Show ContentsAnnegoll History, Family Crest & Coats of Arms

It was among those Anglo-Saxon tribes that once ruled over Britain that the name Annegoll was formed. The name was derived from the Old English personal name Angel, which is derived from the Latin Angelus and the Greek Angelos, which means a messenger. The personal name also appeared in the feminine forms of Angela and Angelina. [1]

The name is denoted for "one who acted as a religious messenger or as a messenger from God; a nickname for an angelic person; descendant of Angel, a man's name in England." [2]

Early Origins of the Annegoll family

The surname Annegoll was first found in Lancashire where they held a family seat from very early times, some say before the Norman Conquest of England by Duke William in 1066 A.D. It is likely that this name originated in one of the conquering families of Angles who settled in Lancashire after the conquest of the Strathclyde Britons. The name was written in early records as Anglicus, but the name was carried from England to France as D'Anglars.

Early History of the Annegoll family

This web page shows only a small excerpt of our Annegoll research. Another 55 words (4 lines of text) covering the years 1555, 1655, 1610, 1618, 1694 and 1636 are included under the topic Early Annegoll History in all our PDF Extended History products and printed products wherever possible.

Annegoll Spelling Variations

Until the dictionary, an invention of only the last few hundred years, the English language lacked any comprehensive system of spelling rules. Consequently, spelling variations in names are frequently found in early Anglo-Saxon and later Anglo-Norman documents. One person's name was often spelled several different ways over a lifetime. The recorded variations of Annegoll include Angell, Angel, Angle, Anegall, Anegal, Anegoll and others.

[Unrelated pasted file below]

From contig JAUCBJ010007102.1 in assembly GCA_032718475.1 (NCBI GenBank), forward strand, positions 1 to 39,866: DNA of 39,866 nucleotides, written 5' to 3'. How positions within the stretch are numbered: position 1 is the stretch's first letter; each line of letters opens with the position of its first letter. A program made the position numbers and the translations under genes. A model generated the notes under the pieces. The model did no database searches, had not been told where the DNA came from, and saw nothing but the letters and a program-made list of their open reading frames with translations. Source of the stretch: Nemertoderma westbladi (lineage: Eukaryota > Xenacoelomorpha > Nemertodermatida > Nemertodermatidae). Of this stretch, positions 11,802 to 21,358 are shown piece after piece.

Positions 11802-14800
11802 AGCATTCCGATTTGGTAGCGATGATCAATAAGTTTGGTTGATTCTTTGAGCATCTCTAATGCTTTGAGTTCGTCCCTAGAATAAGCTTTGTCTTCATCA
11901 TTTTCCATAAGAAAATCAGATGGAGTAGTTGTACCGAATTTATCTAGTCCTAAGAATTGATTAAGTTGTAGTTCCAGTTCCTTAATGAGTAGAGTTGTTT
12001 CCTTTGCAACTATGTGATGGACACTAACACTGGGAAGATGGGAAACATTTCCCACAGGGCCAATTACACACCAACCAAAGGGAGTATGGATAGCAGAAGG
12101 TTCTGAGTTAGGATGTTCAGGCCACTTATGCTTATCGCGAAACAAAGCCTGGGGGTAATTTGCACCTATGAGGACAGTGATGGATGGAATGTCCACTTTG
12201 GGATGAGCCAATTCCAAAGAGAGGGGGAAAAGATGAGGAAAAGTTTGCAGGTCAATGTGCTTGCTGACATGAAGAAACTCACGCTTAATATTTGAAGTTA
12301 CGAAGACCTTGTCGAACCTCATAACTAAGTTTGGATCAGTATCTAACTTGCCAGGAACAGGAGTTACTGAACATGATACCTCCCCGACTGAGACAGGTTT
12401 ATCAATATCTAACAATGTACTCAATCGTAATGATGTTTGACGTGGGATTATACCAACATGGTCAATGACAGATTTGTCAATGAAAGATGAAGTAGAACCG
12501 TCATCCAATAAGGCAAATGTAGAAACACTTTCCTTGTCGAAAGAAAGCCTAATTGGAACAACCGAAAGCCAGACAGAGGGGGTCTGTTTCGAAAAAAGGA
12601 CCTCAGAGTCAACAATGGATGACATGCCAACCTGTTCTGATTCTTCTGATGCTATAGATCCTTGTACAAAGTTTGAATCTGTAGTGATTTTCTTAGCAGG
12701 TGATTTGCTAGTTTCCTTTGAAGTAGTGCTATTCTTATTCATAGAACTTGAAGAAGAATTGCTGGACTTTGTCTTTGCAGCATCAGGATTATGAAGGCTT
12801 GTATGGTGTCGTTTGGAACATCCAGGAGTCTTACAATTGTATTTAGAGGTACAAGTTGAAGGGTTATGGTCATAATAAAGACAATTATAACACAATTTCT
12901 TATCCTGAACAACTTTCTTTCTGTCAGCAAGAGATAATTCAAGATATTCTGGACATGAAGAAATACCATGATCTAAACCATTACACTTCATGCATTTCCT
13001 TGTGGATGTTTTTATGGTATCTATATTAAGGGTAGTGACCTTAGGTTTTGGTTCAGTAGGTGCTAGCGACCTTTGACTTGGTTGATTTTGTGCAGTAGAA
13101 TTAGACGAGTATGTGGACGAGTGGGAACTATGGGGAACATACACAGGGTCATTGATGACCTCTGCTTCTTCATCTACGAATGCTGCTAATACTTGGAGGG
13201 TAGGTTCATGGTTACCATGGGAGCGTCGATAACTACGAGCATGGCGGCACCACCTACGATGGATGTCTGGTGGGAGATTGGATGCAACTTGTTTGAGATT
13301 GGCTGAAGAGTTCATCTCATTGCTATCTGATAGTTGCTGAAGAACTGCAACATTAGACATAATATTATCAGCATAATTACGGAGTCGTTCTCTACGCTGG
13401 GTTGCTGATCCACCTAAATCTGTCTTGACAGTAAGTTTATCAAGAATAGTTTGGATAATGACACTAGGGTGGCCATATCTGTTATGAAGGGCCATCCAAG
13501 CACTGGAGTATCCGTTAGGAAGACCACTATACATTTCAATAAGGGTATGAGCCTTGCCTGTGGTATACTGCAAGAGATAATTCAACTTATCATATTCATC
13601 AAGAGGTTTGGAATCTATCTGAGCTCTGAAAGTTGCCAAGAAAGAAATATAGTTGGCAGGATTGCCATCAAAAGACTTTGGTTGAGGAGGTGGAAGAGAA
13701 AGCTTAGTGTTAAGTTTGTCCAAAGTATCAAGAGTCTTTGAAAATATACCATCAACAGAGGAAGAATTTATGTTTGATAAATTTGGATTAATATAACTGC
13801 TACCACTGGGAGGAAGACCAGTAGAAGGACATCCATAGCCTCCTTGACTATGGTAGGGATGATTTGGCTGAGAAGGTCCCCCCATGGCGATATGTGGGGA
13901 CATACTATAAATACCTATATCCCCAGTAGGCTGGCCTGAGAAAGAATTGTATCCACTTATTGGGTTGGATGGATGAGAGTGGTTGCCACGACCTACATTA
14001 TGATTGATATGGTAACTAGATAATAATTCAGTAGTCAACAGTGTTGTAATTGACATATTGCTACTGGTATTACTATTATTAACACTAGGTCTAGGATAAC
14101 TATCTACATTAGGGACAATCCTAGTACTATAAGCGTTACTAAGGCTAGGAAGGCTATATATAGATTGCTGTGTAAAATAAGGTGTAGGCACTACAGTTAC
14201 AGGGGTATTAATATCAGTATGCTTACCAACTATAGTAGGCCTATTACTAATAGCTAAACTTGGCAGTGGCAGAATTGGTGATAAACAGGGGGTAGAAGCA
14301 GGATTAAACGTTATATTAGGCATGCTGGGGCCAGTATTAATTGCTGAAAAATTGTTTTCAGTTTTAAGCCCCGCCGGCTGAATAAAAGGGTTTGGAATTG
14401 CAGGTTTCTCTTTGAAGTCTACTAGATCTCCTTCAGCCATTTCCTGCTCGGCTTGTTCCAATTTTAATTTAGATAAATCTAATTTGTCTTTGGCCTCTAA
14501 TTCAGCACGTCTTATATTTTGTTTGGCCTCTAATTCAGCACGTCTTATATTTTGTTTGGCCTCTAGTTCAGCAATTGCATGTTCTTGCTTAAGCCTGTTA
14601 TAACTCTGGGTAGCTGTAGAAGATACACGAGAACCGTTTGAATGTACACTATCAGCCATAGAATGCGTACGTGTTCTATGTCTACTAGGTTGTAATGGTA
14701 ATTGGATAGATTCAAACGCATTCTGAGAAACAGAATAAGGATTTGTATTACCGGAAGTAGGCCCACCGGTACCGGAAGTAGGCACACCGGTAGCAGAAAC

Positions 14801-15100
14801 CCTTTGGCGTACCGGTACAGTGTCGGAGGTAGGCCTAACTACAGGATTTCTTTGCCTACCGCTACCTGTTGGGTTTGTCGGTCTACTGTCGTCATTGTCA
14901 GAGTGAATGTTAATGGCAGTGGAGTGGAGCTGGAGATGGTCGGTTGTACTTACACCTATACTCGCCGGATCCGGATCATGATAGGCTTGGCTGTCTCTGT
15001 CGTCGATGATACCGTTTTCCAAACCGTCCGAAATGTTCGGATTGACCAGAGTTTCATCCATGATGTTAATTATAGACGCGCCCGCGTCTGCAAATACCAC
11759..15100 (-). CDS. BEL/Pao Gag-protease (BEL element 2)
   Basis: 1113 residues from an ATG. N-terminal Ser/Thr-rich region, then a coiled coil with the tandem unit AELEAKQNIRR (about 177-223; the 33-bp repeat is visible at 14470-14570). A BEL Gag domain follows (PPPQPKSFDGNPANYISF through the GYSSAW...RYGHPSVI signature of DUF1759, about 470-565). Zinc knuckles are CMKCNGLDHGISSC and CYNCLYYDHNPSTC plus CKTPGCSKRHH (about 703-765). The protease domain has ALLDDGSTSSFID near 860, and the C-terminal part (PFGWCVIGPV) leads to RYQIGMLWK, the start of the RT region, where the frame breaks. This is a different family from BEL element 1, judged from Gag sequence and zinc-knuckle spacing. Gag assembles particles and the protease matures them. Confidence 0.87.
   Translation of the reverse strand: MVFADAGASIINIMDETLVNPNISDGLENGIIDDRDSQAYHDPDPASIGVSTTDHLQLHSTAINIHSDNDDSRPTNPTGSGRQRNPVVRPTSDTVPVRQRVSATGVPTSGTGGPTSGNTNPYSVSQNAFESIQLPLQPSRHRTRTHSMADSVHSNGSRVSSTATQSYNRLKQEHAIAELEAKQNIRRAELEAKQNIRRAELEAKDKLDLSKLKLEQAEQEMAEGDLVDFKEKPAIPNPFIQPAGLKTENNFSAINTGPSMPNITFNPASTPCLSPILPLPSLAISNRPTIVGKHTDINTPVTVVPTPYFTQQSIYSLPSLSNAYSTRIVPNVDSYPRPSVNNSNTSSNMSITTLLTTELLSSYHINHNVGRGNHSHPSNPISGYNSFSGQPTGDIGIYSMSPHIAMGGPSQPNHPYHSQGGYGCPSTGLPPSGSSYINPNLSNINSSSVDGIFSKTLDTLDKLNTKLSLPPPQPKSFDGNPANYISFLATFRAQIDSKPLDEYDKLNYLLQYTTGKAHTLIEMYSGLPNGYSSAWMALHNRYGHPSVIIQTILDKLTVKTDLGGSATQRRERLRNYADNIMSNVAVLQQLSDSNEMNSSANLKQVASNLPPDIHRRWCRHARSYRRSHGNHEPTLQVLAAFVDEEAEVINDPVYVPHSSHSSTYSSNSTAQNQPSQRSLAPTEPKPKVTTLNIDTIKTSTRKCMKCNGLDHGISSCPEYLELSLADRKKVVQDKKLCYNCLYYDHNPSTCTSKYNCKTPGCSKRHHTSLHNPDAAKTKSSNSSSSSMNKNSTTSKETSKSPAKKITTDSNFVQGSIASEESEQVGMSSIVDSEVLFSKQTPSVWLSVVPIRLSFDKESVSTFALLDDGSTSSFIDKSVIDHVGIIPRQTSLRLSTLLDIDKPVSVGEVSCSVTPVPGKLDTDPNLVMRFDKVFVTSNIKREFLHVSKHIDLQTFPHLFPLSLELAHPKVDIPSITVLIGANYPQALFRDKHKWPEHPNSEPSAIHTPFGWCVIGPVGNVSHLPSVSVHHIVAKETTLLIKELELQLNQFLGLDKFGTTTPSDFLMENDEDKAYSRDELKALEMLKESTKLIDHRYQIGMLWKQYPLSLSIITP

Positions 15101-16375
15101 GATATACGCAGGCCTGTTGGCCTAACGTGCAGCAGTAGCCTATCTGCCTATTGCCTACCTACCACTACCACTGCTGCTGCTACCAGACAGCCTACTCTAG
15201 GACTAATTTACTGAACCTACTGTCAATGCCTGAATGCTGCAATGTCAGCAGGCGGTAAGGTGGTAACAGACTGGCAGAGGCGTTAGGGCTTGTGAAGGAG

Early Notables of the Annegoll family (pre 1700)

Distinguished members of the family include John Angel (fl. 1555), Chaplain to King Philip and Queen Mary, is said to have been a 'person of singular zeal and learning.' John Angel or Angell (d. 1655), was 'a Gloucestershire man,' born towards the end of the sixteenth century. "He was admitted to Magdalen Hall, Oxford in 1610 and was ordained in holy orders; at...
Another 63 words (4 lines of text) are included under the topic Early Annegoll Notables in all our PDF Extended History products and printed products wherever possible.

Migration of the Annegoll family

Thousands of English families boarded ships sailing to the New World in the hope of escaping the unrest found in England at this time. Although the search for opportunity and freedom from persecution abroad took the lives of many because of the cramped conditions and unsanitary nature of the vessels, the opportunity perceived in the growing colonies of North America beckoned. Many of the settlers who survived the journey went on to make important contributions to the transplanted cultures of their adopted countries. The Annegoll were among these contributors, for they have been located in early North American records: John Angell of England who settled in Rhode Island in 1631. In Newfoundland, Samuel Angell who settled in Petty Harbourin 1725; Samuel Angel was a fisherman of St. John's in 1790.

The Annegoll Motto +

The motto was originally a war cry or slogan. Mottoes first began to be shown with arms in the 14th and 15th centuries, but were not in general use until the 17th century. Thus the oldest coats of arms generally do not include a motto. Mottoes seldom form part of the grant of arms: Under most heraldic authorities, a motto is an optional component of the coat of arms, and can be added to or changed at will; many families have chosen not to display a motto.

Motto: Stare super vias antiquas
Motto Translation: I stand in the track of my ancestors.

  1. Bardsley, C.W, A Dictionary of English and Welsh Surnames: With Special American Instances. Wiltshire: Heraldry Today, 1901. Print. (ISBN 0-900455-44-6)
  2. Smith, Eldson Coles, New Dictionary of American Family Names New York: Harper & Row, 1956. Print on Facebook